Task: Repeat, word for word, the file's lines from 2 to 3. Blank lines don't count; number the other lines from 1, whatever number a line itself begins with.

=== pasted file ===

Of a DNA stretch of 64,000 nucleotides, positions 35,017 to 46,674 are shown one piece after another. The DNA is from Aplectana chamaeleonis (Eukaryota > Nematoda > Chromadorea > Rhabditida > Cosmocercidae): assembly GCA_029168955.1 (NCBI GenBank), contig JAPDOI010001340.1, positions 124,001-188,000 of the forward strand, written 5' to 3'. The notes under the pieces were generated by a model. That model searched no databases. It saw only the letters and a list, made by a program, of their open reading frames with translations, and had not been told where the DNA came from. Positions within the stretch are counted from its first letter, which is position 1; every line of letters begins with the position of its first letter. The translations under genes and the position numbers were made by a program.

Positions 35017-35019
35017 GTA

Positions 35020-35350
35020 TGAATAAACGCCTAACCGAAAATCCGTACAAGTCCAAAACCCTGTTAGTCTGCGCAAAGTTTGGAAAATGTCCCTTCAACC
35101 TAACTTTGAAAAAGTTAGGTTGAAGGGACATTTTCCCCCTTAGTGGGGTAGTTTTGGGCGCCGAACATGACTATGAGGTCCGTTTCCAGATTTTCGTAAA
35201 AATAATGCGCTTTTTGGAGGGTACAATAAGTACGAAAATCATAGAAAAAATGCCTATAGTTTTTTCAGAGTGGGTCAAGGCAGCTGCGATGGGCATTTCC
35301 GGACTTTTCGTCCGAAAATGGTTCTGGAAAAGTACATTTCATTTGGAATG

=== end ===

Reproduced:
Positions 35017-35019
35017 GTA